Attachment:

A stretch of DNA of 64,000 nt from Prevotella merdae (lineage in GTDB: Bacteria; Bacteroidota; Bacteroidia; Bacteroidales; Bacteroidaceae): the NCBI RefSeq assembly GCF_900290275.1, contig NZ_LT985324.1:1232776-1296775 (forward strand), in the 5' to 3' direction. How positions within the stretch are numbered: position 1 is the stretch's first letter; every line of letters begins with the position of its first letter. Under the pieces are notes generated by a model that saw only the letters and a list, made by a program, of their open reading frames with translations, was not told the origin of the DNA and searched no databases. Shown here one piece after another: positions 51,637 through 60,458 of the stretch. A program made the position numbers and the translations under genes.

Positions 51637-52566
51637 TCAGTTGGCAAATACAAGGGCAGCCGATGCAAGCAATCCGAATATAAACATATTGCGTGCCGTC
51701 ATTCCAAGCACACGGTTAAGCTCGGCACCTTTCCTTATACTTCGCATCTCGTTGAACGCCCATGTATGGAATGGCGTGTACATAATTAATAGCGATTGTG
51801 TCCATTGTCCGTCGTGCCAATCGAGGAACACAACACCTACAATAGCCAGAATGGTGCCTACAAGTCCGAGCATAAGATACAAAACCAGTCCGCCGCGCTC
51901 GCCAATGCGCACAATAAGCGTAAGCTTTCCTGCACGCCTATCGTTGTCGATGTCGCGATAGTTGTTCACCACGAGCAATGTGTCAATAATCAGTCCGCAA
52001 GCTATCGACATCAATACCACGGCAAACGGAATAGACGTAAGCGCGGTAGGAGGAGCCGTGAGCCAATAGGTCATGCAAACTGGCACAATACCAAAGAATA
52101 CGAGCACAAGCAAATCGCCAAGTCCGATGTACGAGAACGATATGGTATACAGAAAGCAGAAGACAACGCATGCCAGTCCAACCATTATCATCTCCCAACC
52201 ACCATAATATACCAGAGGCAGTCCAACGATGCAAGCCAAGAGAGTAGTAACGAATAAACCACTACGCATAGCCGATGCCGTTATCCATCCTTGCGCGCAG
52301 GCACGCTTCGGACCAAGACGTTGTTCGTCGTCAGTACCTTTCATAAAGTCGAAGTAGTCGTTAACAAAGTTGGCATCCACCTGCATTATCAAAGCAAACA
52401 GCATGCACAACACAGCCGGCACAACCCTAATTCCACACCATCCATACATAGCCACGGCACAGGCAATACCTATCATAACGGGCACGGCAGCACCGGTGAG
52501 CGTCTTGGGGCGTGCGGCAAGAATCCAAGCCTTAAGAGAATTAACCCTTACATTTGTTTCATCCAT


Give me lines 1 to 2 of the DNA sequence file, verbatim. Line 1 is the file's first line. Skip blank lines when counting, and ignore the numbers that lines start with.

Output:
A stretch of DNA of 64,000 nt from Prevotella merdae (lineage in GTDB: Bacteria; Bacteroidota; Bacteroidia; Bacteroidales; Bacteroidaceae): the NCBI RefSeq assembly GCF_900290275.1, contig NZ_LT985324.1:1232776-1296775 (forward strand), in the 5' to 3' direction. How positions within the stretch are numbered: position 1 is the stretch's first letter; every line of letters begins with the position of its first letter. Under the pieces are notes generated by a model that saw only the letters and a list, made by a program, of their open reading frames with translations, was not told the origin of the DNA and searched no databases. Shown here one piece after another: positions 51,637 through 60,458 of the stretch. A program made the position numbers and the translations under genes.

Positions 51637-52566